I'm majoring in robotics, and I'm now in my junior year. I'm currently taking two robotics courses: ROS Mapping and Musical Robotics. The musical robotics one I've been looking forwards to for a while, and I think I'll be working on an automated harmonium the professor has been developing.
This was by far the most fun I have had and the most I have ever understood a robotics course. The topic of this course was multi-joint actuation, and it was a lot of programming and even more math.
We didn't design any part of the hardware for this class ourselves; the arm was pre-designed, though I assembled and wired it myself. The microcontroller used was an itsybitsy.
The programming for this arm was done in MATLAB. It was mostly number-crunching: calculating the forward kinematics (predicting the location of the gripper given the servo values), the inverse kinematics (determining the servo values required to move the gripper to a desired location) and trajectory control between points in the workspace. The final project was to use MATLAB's vision processing systems and a webcam to identify, pick up, and sort the colored plastic balls provided. Here's a video of the arm in action:
I wish I had photos or videos of this robot, but this bot was definitely the most work I had personally put into any of these projects, and I was so burned out by the end that I simply disassembled what we had and slept for a week instead. :/ Such is group projects.
In terms of the wheels/base/processor, it was identical to Argus. Its task was to traverse a grid of model buildings and streets, avoiding roadblocks and looking for a beacon in one of the buildings. It met these objectives okay, but was plagued by nonstop crashes, mystery null pointer errors, and restarts that made debugging a real nightmare.
Our final project was fairly simple compared to a lot of other teams', but its unambitious physical design meant it was a lot more functional than other teams' by the time we had to demonstrate it. It was a wirelessly midi-controlled drumstick of adjustable height, using a Raspberry Pi with a piezo sensor to determine when it had struck the surface of the drum.
The biggest strength of this design was that this minimalist robot "player" was not tied to its instrument; by adjusting the stand's height, it could be used to play a drum of any height, tilt, or orientation. The piezo sensor, pressed against the drum's surface, let the stick know when contact is made and instantly let it release all force and bounce back to avoid stalling. Like a human drummer, it didn't need to know any exact measurements ahead of time; it adjusted its velocity based on realtime feedback. Its design was supposed to be optimized for live performance with live players.
Here's a clip of it running a test pattern.
Improvements that needed to be made: a compact housing for the electronics (we put them on a music stand so that the wiring would be accessible during building/debugging) and a backstop to ensure that the drumstick did not lose time between beats by swinging too far upwards (we simply ran out of time for that and had to return the motors). Altogether, it was a fun project.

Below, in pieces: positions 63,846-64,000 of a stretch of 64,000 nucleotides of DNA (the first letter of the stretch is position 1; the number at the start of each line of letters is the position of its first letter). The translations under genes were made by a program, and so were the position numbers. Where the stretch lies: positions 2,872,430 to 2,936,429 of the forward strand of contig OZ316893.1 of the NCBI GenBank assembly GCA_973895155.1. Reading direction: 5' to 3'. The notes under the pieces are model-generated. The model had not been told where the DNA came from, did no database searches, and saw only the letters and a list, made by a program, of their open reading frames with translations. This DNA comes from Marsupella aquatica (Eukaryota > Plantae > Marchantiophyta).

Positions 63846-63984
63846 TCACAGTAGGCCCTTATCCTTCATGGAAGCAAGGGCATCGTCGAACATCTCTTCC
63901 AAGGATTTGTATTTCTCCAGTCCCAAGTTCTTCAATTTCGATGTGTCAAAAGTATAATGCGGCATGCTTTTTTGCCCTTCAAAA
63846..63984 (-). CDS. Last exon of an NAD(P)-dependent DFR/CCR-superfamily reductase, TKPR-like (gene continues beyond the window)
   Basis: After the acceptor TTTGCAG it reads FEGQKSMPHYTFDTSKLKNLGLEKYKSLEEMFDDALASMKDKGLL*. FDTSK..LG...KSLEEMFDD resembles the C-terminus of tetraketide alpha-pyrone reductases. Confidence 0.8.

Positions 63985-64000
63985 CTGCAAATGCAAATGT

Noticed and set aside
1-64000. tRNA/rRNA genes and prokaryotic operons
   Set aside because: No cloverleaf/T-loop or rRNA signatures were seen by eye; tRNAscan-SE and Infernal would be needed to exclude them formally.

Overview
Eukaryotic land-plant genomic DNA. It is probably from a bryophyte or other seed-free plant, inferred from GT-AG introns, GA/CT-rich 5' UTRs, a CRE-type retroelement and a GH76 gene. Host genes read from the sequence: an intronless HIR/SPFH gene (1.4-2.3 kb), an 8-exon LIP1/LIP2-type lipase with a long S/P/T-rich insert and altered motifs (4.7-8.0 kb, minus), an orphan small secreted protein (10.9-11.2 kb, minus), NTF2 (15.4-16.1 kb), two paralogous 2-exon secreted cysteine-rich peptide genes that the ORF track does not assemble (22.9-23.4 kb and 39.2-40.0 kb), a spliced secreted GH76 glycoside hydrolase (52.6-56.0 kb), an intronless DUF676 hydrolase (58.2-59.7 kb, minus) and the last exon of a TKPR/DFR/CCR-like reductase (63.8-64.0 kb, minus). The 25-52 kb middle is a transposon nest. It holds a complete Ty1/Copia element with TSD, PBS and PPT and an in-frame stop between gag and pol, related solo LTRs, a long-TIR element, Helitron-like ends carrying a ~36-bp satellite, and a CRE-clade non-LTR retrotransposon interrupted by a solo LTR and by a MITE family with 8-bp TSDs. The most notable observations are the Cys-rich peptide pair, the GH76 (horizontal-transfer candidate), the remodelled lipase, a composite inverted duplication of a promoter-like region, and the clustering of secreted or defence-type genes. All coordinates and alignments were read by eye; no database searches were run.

Here's a video of another group's project that I thought was neat. It's a simple sort of programmable music box design.
Video of Argus in action
The final project for Robotics 2001. The wheels and base were given to us as a kit to assemble, but the 4-bar lifting arm was designed and fabricated by us based on our calculations. The bot used an Arduino Uno and was programmed in C.
Argus' task was to be a hypothetical helper bot on a world with two suns, where solar panels have to be mounted on a roof at two different angles. Argus had to take metal and plastic panels (the solar panels) and autonomously place/remove them on pegs at 45 and 25 degrees.
Basic instructions of which panel to take, which angle to drop it off at, and which side of the field to drop it off on were used to queue instructions for the state machine. The robot also paused for remote approval before taking or releasing a plate.
APRIL 2019: Tim the Pizza Bot
The final project for Robotics 1001. Tim was constructed from laser-cut wood parts and VEX pieces. It had both autonomous and teleoperated modes, and ran off an Arduino Mega board.
The task of the robot was to deliver "pizzas" (5in x 5in x 1in blocks of wood) to "dorms" (a series of shelves). The arm raised and lowered and the wheels on the grabber either drew in or expelled the "pizza".
Here's a video of one of the rounds, in which Tim drops the last pizza moments before achieving the highest-scoring play of the game. :'( Please excuse the terrible camerawork and the meme-y title.
SEPTEMBER 2018: Dozer's Revenge
Built for a 48-hour combat robotics hackathon, this guy was modeled after unofficial FRC mascot Dozer, with an added vertical spinner.
Oh, and ANGRY EYEBROWS. Man, he's adorable. The wheel armoring had to be sheared off to fit weight requirements and get the wheels on in time, so we gave him silver "hubcaps", which were just spraypainted giant googly eyes.
By an accident of wiring, Dozer's steering was installed backwards, so he was sort of confusing and clumsy to drive, but he did alright for himself.
Videos of Dozer in action: (X) (X) (X) (X)
I just found out that Hebocon made a neocities page, so if you found the faulty antics of Dozer interesting, then check out these even WORSE, FUNNIER robots!
If you like robot-bashin', there's always Battlebots. The 2018 winner, Bite Force, was built by a guy from my school.